Posted by: Justin Wallace | October 8, 2010

Question of the (fri)Day

What is our (campus ministers) response to homosexuality?

How do we respond to the growing belief that this is not a sin (even among some of our leaders)?

How do we love while still calling sin, sin?

This is a very sensitive issue right now. One that we cannot ignore. We must talk about it and decide how we’re going to respond. I would love to hear your thoughts. Please leave a comment.

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Responses

  1. Justin,

    I think the answer is clear. The Bible very clearly speaks out against homosexual behavior and calls it a sin…so, so should we.

    However, we should do this with love. We should be sure that we are actually friends and that we have developed a TRUE frendship with those who are struggling with this sin before we try to help lead them on a path of repentance.

    Ultimately we have to ask ourselves the question…”Do we just want this person to think I’m right?” Or “do I want them to see that Jesus has a better way for their life?”

    It is also crucial that we help those who are caught in this perpetual sin to see that we recognize that we are sinners too.

    The answer to the argument (that I can see coming in this forum) about…”well sin is sin..and if the Homosexual sins by their homosexual behavior today and I lust after a woman today as a heterosexual man…then we have both just sinned and these things are equal”…the answer to this flawed argument is…true repentance vs. just saying well I will continue in sin knowing that what I am doing is wrong. There is a big difference.

    The bottom line, we need to love people and be real with them, develop relationships with them and help them see Jesus has a better way for their life, if they will repent and “go and sin no more.”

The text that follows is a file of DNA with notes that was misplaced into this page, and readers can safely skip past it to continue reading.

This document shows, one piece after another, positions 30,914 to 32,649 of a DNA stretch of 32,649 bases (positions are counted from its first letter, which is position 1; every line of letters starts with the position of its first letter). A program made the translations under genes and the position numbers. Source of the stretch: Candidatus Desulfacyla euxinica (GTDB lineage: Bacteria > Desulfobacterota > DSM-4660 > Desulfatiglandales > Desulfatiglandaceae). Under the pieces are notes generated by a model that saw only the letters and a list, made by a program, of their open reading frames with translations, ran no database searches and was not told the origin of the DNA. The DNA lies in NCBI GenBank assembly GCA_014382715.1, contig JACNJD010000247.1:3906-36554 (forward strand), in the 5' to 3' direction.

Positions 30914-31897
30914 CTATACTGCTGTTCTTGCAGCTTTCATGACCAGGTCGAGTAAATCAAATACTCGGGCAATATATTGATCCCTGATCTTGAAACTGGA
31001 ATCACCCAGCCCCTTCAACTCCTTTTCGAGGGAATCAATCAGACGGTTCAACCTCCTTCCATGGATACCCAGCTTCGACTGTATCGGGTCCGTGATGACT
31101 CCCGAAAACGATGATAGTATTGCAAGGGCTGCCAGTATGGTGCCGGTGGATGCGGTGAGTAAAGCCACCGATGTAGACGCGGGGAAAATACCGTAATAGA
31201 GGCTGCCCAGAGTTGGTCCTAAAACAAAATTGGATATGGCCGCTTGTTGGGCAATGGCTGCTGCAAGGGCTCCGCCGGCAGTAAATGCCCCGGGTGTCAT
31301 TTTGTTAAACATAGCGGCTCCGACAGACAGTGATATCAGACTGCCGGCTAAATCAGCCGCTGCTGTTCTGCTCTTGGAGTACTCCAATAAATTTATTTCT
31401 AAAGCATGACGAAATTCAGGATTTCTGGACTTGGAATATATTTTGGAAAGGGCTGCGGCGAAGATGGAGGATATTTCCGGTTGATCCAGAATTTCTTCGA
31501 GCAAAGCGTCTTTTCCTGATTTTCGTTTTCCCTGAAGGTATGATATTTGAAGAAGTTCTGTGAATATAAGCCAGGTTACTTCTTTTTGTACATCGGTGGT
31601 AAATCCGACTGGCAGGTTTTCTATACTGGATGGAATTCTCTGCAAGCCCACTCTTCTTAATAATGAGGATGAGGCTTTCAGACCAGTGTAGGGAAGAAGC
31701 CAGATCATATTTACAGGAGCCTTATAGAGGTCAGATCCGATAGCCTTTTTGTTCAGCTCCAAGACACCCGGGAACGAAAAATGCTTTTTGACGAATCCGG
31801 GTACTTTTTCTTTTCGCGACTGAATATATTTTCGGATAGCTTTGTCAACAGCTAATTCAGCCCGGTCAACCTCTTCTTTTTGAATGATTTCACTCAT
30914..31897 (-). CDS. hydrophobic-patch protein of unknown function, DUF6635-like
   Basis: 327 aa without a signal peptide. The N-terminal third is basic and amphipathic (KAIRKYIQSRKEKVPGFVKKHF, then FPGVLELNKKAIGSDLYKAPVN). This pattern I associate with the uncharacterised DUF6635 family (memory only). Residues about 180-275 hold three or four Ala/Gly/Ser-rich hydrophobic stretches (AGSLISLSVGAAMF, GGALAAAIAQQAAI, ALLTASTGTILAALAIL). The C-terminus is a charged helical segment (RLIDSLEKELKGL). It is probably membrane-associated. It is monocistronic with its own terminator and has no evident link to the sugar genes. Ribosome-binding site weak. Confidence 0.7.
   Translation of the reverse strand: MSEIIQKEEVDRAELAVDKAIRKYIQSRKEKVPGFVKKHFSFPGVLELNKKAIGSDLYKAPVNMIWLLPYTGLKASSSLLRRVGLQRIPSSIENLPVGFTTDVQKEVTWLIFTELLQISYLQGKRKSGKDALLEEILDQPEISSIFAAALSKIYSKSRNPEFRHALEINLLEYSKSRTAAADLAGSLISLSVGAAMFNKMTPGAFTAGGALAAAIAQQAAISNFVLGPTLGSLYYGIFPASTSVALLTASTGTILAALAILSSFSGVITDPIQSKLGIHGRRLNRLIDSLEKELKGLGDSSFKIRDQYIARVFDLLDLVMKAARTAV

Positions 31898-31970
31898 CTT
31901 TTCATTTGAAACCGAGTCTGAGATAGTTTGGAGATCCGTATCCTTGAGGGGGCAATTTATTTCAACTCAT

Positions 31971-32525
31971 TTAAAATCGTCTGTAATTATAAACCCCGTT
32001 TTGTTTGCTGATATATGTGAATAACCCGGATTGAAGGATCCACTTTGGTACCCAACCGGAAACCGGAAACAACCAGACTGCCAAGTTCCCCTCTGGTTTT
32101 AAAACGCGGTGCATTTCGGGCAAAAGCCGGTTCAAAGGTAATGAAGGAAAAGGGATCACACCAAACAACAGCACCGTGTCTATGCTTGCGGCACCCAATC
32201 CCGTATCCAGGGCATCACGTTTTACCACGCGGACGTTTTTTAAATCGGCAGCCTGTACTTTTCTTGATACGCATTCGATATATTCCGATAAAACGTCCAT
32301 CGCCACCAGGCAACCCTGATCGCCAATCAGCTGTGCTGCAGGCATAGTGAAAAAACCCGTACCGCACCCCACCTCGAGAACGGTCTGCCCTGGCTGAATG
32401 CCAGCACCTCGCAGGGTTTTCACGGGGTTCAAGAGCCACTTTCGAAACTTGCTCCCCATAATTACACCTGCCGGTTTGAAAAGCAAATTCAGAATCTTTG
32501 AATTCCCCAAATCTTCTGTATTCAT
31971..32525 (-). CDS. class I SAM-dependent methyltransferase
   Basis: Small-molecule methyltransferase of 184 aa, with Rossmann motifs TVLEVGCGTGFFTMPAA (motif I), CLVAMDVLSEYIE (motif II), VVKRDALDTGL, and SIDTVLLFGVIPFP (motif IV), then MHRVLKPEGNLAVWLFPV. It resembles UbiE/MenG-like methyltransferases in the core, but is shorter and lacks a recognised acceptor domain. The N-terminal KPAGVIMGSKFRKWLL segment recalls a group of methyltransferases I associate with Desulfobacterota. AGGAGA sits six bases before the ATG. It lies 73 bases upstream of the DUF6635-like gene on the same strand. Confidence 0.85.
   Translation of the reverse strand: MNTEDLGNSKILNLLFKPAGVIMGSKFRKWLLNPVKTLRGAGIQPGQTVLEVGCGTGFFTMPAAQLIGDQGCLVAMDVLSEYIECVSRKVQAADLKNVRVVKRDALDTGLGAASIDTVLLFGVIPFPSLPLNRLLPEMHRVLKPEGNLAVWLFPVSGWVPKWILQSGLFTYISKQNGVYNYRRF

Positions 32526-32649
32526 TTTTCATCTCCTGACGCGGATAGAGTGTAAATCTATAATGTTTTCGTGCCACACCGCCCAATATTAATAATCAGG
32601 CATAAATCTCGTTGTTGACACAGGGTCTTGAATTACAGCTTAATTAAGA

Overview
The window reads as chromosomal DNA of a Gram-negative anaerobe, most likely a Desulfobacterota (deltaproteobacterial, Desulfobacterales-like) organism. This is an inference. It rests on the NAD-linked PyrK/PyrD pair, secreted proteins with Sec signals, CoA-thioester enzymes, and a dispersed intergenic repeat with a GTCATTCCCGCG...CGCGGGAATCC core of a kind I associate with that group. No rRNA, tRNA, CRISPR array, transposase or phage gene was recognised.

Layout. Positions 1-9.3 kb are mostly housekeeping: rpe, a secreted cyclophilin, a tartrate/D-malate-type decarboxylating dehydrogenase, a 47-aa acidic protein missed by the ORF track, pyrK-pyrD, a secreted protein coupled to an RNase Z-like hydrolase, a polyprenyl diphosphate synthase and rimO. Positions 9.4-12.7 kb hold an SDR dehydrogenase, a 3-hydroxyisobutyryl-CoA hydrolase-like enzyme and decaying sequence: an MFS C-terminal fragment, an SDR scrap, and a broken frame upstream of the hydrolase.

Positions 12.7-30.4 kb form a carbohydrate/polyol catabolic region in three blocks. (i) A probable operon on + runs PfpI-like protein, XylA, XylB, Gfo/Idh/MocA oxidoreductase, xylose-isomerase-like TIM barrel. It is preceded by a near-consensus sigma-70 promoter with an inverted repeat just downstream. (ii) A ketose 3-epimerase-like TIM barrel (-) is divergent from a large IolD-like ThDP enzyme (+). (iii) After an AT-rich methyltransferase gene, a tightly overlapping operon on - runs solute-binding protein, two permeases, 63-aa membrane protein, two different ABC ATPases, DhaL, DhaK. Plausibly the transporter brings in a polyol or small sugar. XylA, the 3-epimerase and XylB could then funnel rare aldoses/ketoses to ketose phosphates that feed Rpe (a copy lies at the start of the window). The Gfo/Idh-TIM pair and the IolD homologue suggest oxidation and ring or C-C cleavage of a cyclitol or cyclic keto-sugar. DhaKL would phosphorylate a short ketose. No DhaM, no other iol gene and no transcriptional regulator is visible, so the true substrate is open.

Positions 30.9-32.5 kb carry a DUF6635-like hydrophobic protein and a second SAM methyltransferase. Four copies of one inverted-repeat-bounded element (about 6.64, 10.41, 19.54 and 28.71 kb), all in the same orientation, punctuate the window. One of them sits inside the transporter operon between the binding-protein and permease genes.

2. Wow. You asked…I’ll tell. Back in the mid-90s when I was a campus pastor at Appalachian State University (Go Apps!), a new campus group was formed called “B-GLAAD” (“Bisexual, Gays & Lesbian Alliance for Diversity” or something like that) and the group received considerable resistance from various campus ministries. There were hateful, anti-gay flyers put up all over campus and then the pastor of alocal (very fundamentalist) church came on campus w/o permission to publicly condemn the group, the university and, well, homosexuals in general. I personally heard him say that AIDS was God’s judgment on homosexuals. Needless to say, he really stirred things up. So it turns out that the B-GLAAD president was HIV positive. So I contacted him and asked for a lunch meeting and what he told me was shocking. What he told me abt how Christians were treating him was embarrassing. His hurt was evident but yet he was so humble. So I ended up inviting him to my campus ministry and gave him tie to share that “bad testimony” to my 100+ students. In fact, I invited all the B-GLAADers to come and even though only a few did, after their leader told us his story we publicly repented on the part of the bad witness that Christians had been. This opened up doors of communication and relationship with them – even though we still afirmed that homosexuality is against God’s design and plan – and I remember that when this student graduated the following May he sent me an invitation.

    So I guess the moral of the story is…I dunno…don’t be a jerk? Love people?

  3. I think it really all boils down to relationships – a campus pastor’s time is better spent in reaching out and getting to know students rather than running around preaching that homosexuality is a sin. BTW, prob opening up a can of worms here, but our modern concept of “homosexuality” is very different than what existed in the ancient world and the Greek words translated as “homosexual” were words related to the concept of male prostitutes. So, in addition to “speaking the truth in love,” we must be wise, educated and tactful in discussing this issue openly on college campuses.

    In my experience as a campus pastor, HETEROSEXUAL sin is much, much more prevalent and destructive on college campuses and yet that topic doesn’t attract too much attention. I’m *not* saying that this excuses us from addressing homosexuality – only that we must recognize heterosexual sin as a much wider sexual sin issue. Case in point: the recent scandal at Duke University where recent grad Karen Owen’s “Sex Thesis” has caused waves. Oh the challenges of campus ministry!


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